Fourth Amendment and Reasonable Suspicion

The Fourth Amendment to the Constitution, which states that no person shall be subject to “unreasonable” searches and seizures, is meant to protect U.S. citizens’ right to privacy. While it accomplishes this on the one hand, this Amendment also grants authority to the government and its appointed law enforcement agencies to conduct searches of citizens—and to take them into custody— without a warrant under “reasonable” circumstances.

What constitutes “reasonable” suspicion?

Usually, a police officer must obtain a warrant before conducting a search or making an arrest. The officer must demonstrate to a judge that there is probable cause to suspect criminal wrongdoing before the judge will issue the warrant. However, there are circumstances in which an officer may conduct a search and even make an arrest without obtaining a warrant. Under these circumstances, police must justify their actions with reasonable suspicion.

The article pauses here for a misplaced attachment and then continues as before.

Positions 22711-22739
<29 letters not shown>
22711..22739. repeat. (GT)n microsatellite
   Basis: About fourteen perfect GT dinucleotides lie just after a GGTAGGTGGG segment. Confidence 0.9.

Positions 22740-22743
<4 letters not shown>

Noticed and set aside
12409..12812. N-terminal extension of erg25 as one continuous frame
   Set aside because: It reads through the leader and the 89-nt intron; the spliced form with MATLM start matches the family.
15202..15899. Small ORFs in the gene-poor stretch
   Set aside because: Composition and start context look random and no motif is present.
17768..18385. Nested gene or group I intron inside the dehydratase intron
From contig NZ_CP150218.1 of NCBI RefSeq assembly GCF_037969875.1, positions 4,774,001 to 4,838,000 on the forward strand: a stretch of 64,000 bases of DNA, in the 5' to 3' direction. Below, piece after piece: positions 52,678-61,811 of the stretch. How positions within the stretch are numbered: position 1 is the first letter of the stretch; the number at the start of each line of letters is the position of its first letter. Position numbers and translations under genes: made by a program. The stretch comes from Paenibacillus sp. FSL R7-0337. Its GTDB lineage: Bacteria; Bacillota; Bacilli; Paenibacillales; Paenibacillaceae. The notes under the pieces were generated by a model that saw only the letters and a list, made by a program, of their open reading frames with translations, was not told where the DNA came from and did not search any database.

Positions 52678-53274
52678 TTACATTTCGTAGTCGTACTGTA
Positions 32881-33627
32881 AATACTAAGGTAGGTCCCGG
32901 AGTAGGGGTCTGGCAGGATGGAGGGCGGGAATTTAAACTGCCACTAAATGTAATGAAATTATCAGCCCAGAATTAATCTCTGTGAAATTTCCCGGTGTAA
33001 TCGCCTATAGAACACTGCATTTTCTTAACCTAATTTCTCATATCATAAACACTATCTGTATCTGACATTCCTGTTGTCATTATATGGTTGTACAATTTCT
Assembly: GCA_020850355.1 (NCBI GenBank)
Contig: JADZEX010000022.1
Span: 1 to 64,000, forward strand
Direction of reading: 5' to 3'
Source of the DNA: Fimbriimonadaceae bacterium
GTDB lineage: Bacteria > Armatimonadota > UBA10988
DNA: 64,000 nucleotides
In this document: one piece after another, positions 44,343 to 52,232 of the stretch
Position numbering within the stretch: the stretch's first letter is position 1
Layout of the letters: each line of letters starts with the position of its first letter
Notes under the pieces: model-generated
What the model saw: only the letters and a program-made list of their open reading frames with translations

Reasonable suspicion essentially means that, under the given circumstances, a reasonably objective officer would have reason to suspect criminal activity.

Reasonable suspicion and probable cause

Reasonable suspicion and probable cause can be thought of like rungs in a ladder: without a warrant, a police officer must have reasonable suspicion in order to stop a person. If, for instance, the officer acts on reasonable suspicion to conduct a pat-down check for weapons and finds contraband, then the officer may have probable cause to initiate an arrest. In this case, reasonable suspicion allowed the officer to conduct a limited search which yielded evidence. That evidence then became probable cause to justify an arrest.

Fourth Amendment Reasonable Suspicion and Probable Cause Timeline